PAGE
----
Steps You Can Take to Get a Fatter Salary in Warehouse Jobs
Do you feel like you are worth more money than you are getting paid in your warehouse job? Then it’s time to make 2021 your year, and get the pay raise you deserve.
However, you need to be tactical in your approach to asking for a raise. According to SHRM, 35% of U.S. companies plan to reduce salary increases over the next 12 months. Therefore, it may be difficult to get the raise you want – but certainly not impossible.
In this article, we will cover the top tactics to employ when asking for a raise in warehouse jobs.
Reflect on Why You Deserve a Raise
You’re unlikely to convince your boss you should be given a raise if you don’t know what you’ve done to deserve it.
Think about the tasks you do that go beyond the regular call of duty. Ask yourself if you have taken on any new responsibilities over the past few months that could merit a higher salary.
It is always great if you can approach your boss with figures of your worth. Have you suggested improvements to operations that have saved time or money? See if you can work out an exact figure to present when asking for your salary increase.
Make sure that you note down all the positive comments you have received from your supervisors and your boss during one-to-one reviews. This will help when providing tangible evidence of the tremendous work you do – effort and ability that deserves to be rewarded.
Know Your Worth
What is the standard pay rate for someone with your experience in warehouse jobs in your area?
To learn how much you should be paid, do some research on jobs boards, in the local press, and with staffing agencies. This knowledge will give you the insight for how much you should be paid, and provide evidence that your boss should increase your salary.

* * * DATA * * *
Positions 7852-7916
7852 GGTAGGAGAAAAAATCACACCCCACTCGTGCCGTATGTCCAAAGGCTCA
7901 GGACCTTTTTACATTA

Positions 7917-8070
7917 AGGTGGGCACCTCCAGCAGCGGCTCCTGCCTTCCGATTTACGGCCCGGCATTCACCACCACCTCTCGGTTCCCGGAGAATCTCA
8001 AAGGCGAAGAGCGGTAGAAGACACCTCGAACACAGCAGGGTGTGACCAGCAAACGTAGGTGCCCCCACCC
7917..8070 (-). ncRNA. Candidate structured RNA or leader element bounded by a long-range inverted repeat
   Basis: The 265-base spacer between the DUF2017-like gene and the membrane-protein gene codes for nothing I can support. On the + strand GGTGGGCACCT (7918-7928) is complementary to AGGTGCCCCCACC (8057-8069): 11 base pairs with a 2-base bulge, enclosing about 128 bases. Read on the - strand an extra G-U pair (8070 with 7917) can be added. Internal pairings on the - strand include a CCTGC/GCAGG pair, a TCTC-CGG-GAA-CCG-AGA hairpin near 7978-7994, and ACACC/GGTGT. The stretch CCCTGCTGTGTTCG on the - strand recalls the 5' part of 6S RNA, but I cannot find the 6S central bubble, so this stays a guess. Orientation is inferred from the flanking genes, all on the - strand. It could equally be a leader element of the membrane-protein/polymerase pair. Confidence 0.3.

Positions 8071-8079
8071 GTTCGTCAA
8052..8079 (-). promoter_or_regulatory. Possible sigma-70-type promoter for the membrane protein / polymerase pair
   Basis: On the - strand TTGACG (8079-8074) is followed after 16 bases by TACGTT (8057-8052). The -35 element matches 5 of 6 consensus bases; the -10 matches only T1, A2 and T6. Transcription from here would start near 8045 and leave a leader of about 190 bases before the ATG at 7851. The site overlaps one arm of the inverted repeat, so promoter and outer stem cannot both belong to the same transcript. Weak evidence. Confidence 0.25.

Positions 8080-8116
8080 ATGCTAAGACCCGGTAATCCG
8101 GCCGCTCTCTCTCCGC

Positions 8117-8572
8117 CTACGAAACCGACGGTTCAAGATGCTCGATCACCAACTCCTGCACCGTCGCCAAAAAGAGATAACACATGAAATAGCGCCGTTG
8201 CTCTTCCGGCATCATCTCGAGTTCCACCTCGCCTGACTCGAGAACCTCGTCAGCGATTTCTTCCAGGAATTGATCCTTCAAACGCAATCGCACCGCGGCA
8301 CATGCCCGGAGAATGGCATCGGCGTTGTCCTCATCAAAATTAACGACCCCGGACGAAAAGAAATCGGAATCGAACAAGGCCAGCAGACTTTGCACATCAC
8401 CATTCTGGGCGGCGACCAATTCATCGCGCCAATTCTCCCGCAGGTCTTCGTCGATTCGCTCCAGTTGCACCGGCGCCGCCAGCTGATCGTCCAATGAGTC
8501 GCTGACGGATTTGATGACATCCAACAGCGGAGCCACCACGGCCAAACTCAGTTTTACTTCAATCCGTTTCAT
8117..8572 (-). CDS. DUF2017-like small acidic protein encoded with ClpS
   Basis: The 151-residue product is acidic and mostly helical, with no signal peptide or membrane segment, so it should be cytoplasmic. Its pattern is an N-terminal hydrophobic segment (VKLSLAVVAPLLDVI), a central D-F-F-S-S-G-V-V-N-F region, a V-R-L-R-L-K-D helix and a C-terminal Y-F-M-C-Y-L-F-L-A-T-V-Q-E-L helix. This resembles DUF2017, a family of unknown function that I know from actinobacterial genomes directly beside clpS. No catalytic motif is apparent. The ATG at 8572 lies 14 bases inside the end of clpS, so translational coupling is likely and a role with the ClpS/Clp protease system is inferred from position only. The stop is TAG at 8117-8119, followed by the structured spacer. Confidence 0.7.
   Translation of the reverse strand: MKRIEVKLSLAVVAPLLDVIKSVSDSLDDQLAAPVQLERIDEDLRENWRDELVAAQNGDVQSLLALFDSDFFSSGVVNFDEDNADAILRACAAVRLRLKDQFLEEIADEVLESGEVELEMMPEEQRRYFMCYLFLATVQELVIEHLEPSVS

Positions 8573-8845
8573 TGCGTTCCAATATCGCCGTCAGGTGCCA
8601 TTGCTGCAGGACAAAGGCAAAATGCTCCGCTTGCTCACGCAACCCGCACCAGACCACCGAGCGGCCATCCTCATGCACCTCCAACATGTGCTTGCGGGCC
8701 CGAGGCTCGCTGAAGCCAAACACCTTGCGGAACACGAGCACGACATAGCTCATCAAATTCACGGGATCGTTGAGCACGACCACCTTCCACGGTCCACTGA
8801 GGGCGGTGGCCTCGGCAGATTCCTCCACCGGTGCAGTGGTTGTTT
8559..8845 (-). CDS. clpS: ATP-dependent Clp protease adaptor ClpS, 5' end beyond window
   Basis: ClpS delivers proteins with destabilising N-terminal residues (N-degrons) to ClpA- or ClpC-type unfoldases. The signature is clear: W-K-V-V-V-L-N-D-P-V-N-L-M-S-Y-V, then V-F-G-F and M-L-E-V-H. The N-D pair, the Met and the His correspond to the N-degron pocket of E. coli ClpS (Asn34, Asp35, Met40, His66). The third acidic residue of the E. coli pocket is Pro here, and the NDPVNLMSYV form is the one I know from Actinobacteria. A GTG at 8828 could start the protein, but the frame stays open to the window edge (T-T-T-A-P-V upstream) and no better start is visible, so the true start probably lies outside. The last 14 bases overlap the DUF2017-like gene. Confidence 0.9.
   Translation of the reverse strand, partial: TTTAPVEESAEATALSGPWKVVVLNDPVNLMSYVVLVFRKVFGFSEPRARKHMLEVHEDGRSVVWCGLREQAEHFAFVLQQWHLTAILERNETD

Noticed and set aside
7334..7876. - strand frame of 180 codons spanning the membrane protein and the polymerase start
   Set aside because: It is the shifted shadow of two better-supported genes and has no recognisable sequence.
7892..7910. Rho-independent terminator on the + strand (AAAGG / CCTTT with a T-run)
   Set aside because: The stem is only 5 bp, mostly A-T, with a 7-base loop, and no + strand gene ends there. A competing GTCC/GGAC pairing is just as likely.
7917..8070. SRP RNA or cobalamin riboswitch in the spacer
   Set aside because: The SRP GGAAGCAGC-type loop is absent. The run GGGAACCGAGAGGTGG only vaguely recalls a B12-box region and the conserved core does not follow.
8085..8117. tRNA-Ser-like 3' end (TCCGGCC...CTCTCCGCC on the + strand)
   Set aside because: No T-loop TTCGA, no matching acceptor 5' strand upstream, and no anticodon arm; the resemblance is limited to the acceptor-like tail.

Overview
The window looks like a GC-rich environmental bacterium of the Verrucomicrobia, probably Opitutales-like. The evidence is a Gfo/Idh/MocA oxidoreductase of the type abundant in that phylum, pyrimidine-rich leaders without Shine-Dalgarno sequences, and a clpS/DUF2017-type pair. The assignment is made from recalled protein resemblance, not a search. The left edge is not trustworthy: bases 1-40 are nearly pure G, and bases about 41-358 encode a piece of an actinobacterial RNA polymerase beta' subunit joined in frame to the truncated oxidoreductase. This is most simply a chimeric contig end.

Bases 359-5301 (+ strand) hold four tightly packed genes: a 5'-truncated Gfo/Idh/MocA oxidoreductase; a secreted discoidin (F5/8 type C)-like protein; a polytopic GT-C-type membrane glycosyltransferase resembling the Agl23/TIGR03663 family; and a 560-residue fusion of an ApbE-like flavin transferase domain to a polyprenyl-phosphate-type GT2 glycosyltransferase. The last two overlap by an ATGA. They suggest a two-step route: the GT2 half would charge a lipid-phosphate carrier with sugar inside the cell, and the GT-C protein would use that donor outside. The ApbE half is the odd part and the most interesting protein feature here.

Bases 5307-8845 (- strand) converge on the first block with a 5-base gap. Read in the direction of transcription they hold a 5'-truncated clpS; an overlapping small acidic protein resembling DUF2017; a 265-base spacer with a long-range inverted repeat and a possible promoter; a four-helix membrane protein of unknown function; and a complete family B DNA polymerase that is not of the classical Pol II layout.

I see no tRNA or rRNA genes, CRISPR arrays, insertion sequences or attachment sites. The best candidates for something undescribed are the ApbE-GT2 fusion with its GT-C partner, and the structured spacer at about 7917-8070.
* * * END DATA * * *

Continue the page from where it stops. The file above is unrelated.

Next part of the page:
Set a Meeting with Your Boss
The worst thing you can do is ambush your boss. Putting them on the spot will probably not get the result you are looking for. Instead, ask for a meeting. Suggest that you would like a performance review, and hint that you are looking to review your salary at this time too.
This will give your boss ample time to prepare and will ensure they are not taken by surprise when you ask for your raise.
Pick the Right Time
You don’t want to surprise your boss, nor do you want to ask at a bad time. Avoid first thing on a Monday morning or last thing on a Friday.
Think about the work you are doing in the warehouse, and if you are currently working to tight deadlines. If your boss has a full diary, perhaps meetings with senior management or customers, consider holding back for a few days.
Also, think about your firm’s current situation. Has your company been laying off staff because of the pandemic, or has it been holding steady or even employing more? Timing is everything. However, even if your employer has let people go, it does not mean you mustn’t ask for a raise. But you must be fully prepared with your evidence and approach the subject tactfully.
Decide What You Will Do If You Don’t Get the Raise You Are Hoping For
When asking for a raise, it’s important to prepare yourself for all outcomes. Your boss may say no.
If your request meets with a refusal, ask what actions you should take to warrant an increase in salary. Ask if there are other tasks that you could be doing to demonstrate your value, or other skills that you could onboard to develop into a warehouse manager.
If you feel you are truly undervalued at your company, a continued refusal of a pay rise may be the final straw. It’s probably time to start looking for another job.
To Sum Up
You won’t get a raise in warehouse jobs if you don’t ask. Don’t sit around and wait for your boss to notice all the hard work you are doing. If you think you deserve a raise:
- Set a meeting with your boss, and tell them you wish to review your performance
- Prepare for the meeting
- Have all the information ready to show why you deserve a raise
- Remember that timing is important
- If you remain unhappy with the outcome, start looking for new, better paid warehouse jobs